Stem Cells for Osteoarthritis: What You Need to Know

Growing numbers of doctors are taking a good, hard look at the potential of stem cell treatments to improve osteoarthritis, particularly in the knees. At Apex Biologix in Salt Lake City, Utah, they have already trained hundreds of doctors and assisted clinics in introducing stem cell therapies to patients. This should tell you just how much stem cell therapy is catching on.

If you are experiencing the chronic pain and loss of function common to osteoarthritis, stem cell treatment is something to consider. Note that it is not right for everyone. If it is right for you, an effective stem cell regimen could literally change your life. It could potentially slow down the progression of your disease, enabling you to permanently avoid surgery.

Apex Biologix advises all interested patients to do their homework before electing to undergo stem cell therapy. To get you started, the five most important things you need to know are explained below. Use them as a springboard for your own research.

1. Your Insurance Will Not Cover It

As of the time of this writing, there appear to be no insurance companies willing to cover stem cell therapy as an osteoarthritis treatment. That means you will be paying for it out of pocket. Depending on your doctor and the number of injections required, the total bill could run a few thousand dollars. You will have to weigh the expense against the relief stem cell therapy could potentially provide.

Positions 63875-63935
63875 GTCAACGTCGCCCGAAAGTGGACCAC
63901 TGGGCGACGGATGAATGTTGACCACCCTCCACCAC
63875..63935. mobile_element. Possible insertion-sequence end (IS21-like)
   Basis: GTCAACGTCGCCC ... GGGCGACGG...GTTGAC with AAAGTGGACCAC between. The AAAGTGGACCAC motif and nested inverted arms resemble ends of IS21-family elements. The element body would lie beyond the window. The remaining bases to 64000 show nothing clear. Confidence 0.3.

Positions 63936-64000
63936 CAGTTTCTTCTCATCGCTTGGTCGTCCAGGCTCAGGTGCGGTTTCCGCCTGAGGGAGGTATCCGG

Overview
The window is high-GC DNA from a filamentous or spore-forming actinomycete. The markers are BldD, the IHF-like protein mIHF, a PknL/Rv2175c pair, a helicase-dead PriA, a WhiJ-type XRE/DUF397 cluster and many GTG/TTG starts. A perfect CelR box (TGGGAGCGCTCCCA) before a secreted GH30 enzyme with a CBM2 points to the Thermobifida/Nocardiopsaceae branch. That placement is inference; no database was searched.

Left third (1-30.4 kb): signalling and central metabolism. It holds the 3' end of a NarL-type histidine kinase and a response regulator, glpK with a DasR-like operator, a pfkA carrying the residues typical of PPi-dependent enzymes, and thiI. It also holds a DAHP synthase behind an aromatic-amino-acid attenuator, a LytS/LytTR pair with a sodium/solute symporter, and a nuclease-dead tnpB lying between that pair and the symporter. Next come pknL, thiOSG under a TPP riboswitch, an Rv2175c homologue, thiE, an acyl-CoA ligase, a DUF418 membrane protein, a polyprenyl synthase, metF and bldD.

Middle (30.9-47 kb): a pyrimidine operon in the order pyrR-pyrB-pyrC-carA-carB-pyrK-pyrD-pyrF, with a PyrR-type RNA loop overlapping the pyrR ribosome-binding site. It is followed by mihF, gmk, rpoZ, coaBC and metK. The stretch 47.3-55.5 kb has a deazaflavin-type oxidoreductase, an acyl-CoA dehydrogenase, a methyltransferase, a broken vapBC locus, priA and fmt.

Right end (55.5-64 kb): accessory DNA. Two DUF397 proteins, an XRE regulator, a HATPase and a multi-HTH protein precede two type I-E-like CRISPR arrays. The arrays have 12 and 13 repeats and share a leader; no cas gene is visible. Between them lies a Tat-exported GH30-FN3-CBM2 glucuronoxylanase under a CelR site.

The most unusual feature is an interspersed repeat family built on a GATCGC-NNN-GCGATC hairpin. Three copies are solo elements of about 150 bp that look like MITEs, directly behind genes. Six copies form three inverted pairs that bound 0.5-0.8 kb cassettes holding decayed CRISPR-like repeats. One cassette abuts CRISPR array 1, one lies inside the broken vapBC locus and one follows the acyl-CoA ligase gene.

2. Your Doctor Should Be Trained

There are right and wrong ways to utilize every medical therapy. This includes stem cell therapy. Before you agree to undergo treatment from your doctor, verify that he or she has been appropriately trained by a reputable training provider. Ask to see documentation of the completed training. Do not just take your doctor’s word for it and hope for the best.

3. Some Stem Cells Are Better Than Others

First and foremost, your doctor should be using autologous stem cells if he or she intends to treat you without breaking the law. Autologous stem cells are stem cells that you provide through your own fat tissue or bone marrow. For the purposes of treating osteoarthritis, cells from bone marrow have shown to be more effective than those taken from fat tissue. Make sure your doctor is planning to use autologous stem cells extracted from bone marrow.

4. Injection Sites Are Critical

One of the things an Apex-trained doctor knows is that injection sites are critical. The doctor cannot simply inject the stem cells anywhere and expect good results. Ask your doctor what equipment he/she will be using to make sure he/she’s injecting the right location for your treatment.

5. You May Need More Than One Injection

Finally, the efficacy of stem cell therapy depends a lot on patient response. Your doctor should be able to give you an estimate of how many injections you will need based on the severity of your condition. But be prepared that his/her estimate could be wrong on either side. You may end up needing more injections than originally assumed. You could be one of the lucky ones who needs fewer injections. There is no way to know until your body starts responding.

These five points should help you get started in researching stem cell therapy for osteoarthritis. Should you choose to consult a doctor about treatment, do not hesitate to be your own health advocate. You may decide stem cell therapy is right for you; you may decide to walk away. You do what is best for you regardless of whether your doctor agrees with you.

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